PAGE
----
Solar eclipse map 1950 – 2299

by Dominic Ford

The lines below show the path of central (greatest) eclipse for all total, annular, and hybrid solar eclipses within the selected range of years. Click on individual paths to see full information about each eclipse (in some browsers, double click).

Show eclipses in the years between

and

Sources

[1] – 

The eclipse maps presented on this website were computed using EclipseSimulator.

This is an open-source tool which traces the positions of the Sun, Earth and Moon over the course of each eclipse and traces the path of the Moon's shadow across the Earth's surface. It was written by the author and freely available for download from GitHub.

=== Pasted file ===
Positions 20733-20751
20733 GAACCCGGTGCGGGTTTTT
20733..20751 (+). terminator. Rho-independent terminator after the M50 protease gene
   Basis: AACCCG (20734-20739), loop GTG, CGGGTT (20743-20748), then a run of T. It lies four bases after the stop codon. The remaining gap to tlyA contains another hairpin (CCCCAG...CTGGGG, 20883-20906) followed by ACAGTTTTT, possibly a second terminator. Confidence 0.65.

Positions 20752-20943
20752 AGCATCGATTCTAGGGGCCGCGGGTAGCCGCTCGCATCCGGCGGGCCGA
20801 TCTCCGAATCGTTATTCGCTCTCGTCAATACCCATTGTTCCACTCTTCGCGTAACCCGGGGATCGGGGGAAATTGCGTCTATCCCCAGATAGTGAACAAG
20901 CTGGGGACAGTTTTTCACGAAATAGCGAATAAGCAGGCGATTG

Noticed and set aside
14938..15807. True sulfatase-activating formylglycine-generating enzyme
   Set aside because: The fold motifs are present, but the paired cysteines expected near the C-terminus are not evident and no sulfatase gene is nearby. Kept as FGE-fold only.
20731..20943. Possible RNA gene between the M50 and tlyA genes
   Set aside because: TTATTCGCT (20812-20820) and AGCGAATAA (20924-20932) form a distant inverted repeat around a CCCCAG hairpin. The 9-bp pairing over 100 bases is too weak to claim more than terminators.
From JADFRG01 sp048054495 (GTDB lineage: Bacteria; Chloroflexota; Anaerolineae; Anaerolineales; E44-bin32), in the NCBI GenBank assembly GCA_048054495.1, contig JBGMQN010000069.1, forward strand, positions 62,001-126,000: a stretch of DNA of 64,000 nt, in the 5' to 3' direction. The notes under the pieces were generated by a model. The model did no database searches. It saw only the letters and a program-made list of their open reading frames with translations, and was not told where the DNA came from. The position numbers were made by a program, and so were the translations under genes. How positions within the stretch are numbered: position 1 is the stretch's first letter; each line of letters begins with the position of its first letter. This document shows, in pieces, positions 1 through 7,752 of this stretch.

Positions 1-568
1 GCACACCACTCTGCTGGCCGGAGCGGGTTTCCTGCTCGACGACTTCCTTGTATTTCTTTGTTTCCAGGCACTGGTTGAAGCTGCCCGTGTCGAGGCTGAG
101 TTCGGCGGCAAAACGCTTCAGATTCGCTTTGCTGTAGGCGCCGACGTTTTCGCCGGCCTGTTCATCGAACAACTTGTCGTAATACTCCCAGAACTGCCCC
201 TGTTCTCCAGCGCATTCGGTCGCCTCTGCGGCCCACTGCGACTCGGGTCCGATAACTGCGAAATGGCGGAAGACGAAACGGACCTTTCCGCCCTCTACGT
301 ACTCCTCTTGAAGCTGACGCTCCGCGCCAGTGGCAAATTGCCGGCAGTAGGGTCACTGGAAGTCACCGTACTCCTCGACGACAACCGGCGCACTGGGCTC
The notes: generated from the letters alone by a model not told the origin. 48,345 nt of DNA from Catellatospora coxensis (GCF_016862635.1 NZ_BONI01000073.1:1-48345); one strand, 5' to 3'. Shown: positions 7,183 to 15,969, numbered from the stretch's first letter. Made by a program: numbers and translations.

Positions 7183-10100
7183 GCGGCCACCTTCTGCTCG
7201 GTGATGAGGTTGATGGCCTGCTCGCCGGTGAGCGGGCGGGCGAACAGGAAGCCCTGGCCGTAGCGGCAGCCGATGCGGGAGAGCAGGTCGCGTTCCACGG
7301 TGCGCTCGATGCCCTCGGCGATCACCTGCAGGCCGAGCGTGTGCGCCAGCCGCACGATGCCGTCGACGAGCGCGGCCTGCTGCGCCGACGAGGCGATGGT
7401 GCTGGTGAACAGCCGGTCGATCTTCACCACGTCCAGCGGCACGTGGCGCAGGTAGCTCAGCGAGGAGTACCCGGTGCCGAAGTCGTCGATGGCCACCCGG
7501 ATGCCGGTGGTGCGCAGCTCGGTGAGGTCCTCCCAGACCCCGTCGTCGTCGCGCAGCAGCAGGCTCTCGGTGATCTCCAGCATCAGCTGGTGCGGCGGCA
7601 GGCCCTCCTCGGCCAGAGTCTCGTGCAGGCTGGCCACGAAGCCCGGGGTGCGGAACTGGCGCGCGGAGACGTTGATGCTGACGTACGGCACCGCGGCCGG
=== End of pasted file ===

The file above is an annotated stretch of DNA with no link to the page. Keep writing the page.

EclipseSimulator takes the positions of each body from the JPL DE430 planetary ephemeris. It treats the Earth and Moon as ellipsoids with the same polar and equatorial radii which are also assumed by Fred Espenak's eclipse predictions. All eclipse predictions are made at sea level. The predictions here match those calculated by Xavier Jubier to within a few kilometers.

[2] – 

Espanak, F., & Meeus, J., Five Millennium Canon of Solar Eclipses: -1999 to +3000, NASA Technical Publication TP-2006-214141 (2006)

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Washington

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37.13°N
113.51°W
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